In search of Afghan peace

It’s not just about Afghanistan, but the BRI

AT PENPOINT

There seems to be an assumption that the Taliban are amenable to persuasion by Pakistan. This would explain the pressure from both the USA and the Afghan government to make the Taliban take part in the final talks which will lead to a post-withdrawal dispensation that will allow the war-torn country to achieve some kind of peace. The problem is that the Taliban are realists enough to deal directly with the Pakistani establishment, rather than the government of the day. The Afghan government shares that characteristic, with the result that COAS Gen Qamar Javed Bajwa has had to visit Kabul to talk to Afghan President Ashraf Ghani, and had to be accompanied by the DG ISI, Lt Gen Faiz Hameed.

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However, there have been some worrying developments for Pakistan as the USA prepares for the withdrawal of its own and other NATO forces by September 11, mainly in the shape of a resurgence of militant activity in the tribal areas. That the attacks are coming against Pakistan armed forces indicates that the militants are continuing their war against the USA under the impression that the Pakistan armed forces are a surrogate. This harks back to the struggle of the Faqir Ipi, which straddled the Raj and Pakistan, and perhaps of the Mullah Mastaan, the Mad Mullah of Swat, who fought the Raj at the turn of the century in Malakand.

The Faqir Ipi, whose base was Waziristan and belonged to the Mahsud tribe, is particularly relevant to the present. His readiness to fight Pakistani forces shows he did not buy into the argument that the British had left,and the Pakistan Army was a national army, not an occupying force. It might also be noted that the Faqir Ipi, the Mad Mullah,or the Mullah Powindah (another anti-British rebel from the Waziristan Agencies), were all adopted by the Afghan royal government as Pakhtun nationalist figures.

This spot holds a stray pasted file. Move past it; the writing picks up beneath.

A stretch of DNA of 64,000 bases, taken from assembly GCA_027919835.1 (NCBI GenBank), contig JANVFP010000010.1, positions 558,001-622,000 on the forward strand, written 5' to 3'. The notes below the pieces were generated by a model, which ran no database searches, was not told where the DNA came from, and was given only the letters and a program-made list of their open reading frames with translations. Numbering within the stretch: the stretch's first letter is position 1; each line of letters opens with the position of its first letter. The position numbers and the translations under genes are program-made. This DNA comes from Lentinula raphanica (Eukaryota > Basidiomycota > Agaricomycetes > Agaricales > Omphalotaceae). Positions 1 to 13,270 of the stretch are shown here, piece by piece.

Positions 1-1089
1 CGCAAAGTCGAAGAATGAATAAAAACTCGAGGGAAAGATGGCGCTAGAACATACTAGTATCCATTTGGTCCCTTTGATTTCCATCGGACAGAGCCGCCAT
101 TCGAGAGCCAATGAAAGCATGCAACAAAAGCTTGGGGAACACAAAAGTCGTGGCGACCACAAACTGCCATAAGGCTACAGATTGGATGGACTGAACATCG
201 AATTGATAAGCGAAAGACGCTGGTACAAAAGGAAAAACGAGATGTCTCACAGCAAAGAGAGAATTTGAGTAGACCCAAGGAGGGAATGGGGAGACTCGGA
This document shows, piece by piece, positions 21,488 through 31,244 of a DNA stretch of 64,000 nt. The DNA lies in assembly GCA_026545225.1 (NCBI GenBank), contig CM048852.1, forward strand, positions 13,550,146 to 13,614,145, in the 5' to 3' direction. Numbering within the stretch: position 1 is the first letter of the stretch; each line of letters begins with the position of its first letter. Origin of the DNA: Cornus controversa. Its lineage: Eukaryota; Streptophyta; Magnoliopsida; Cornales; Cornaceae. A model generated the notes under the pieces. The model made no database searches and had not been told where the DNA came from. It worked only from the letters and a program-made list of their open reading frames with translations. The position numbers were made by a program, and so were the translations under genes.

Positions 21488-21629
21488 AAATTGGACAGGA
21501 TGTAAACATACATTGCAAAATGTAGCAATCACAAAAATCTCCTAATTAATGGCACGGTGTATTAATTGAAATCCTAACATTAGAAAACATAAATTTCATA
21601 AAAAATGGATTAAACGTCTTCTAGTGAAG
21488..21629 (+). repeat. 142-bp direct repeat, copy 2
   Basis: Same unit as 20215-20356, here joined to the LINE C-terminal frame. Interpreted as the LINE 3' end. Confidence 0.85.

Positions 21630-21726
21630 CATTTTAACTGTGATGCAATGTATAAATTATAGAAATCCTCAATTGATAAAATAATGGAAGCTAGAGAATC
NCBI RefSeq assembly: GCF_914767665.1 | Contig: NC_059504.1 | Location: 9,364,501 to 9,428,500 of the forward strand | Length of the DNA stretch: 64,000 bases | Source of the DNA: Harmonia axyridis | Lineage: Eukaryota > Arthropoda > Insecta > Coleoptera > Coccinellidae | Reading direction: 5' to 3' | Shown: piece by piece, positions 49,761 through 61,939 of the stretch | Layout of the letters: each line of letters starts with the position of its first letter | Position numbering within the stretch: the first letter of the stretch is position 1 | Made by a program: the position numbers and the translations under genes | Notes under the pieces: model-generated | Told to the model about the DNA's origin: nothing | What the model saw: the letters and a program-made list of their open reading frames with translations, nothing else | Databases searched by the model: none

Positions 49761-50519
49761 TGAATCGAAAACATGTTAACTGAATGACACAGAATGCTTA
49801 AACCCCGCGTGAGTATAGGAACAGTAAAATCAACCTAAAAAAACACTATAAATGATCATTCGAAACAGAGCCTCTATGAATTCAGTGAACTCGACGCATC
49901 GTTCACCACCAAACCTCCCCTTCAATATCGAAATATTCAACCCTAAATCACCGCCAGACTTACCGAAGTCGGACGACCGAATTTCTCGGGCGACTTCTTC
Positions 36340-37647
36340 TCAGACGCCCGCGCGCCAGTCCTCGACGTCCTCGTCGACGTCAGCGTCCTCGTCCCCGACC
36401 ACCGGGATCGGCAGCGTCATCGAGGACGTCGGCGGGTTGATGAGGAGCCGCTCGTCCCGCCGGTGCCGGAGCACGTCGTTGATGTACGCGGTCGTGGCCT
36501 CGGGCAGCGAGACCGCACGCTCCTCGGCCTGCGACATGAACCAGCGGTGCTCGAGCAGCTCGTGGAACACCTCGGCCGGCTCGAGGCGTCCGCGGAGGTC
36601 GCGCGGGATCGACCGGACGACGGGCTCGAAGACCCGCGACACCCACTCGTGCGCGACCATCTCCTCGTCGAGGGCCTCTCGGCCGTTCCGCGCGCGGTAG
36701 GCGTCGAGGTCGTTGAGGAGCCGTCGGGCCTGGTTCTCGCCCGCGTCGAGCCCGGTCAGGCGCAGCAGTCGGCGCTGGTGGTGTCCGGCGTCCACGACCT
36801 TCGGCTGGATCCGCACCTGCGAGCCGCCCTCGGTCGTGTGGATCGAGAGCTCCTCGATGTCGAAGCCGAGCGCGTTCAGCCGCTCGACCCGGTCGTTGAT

As a matter of fact, the Faqir Ipi did use the Partition to demand a third option for Pakhtuns, and even set up a short-lived Pakhtunistan in 1947.

While the Pakhtuinistan movement had a support base in the form of the Redshirts after Partition, their political heirs, the ANP, are not inclined to make an alliance with the Taliban.

The recent diplomatic spat over the remarks by the Afghan National Security Adviser should show the reality that the present Afghan government is not so much pro-Indian as anti-Pakistan. As Pakistan has been a friend of its main enemy, the Taliban, and as the Taliban seek to return, presumably with Pakistani support, it is perhaps inevitable that it should seek support elsewhere.

Pakistan probably did not want to be in its current position, but Afghanistan’s proximity has made it of interest to both China and the USA. It would prefer not to have to choose between them, but the dynamics of the BRI, as well as the Afghan settlement, may force it to make a choice. And before that fork in the road, it may have to deal with the militant resurgence that would result from a US withdrawal without an intra-Afghan settlement.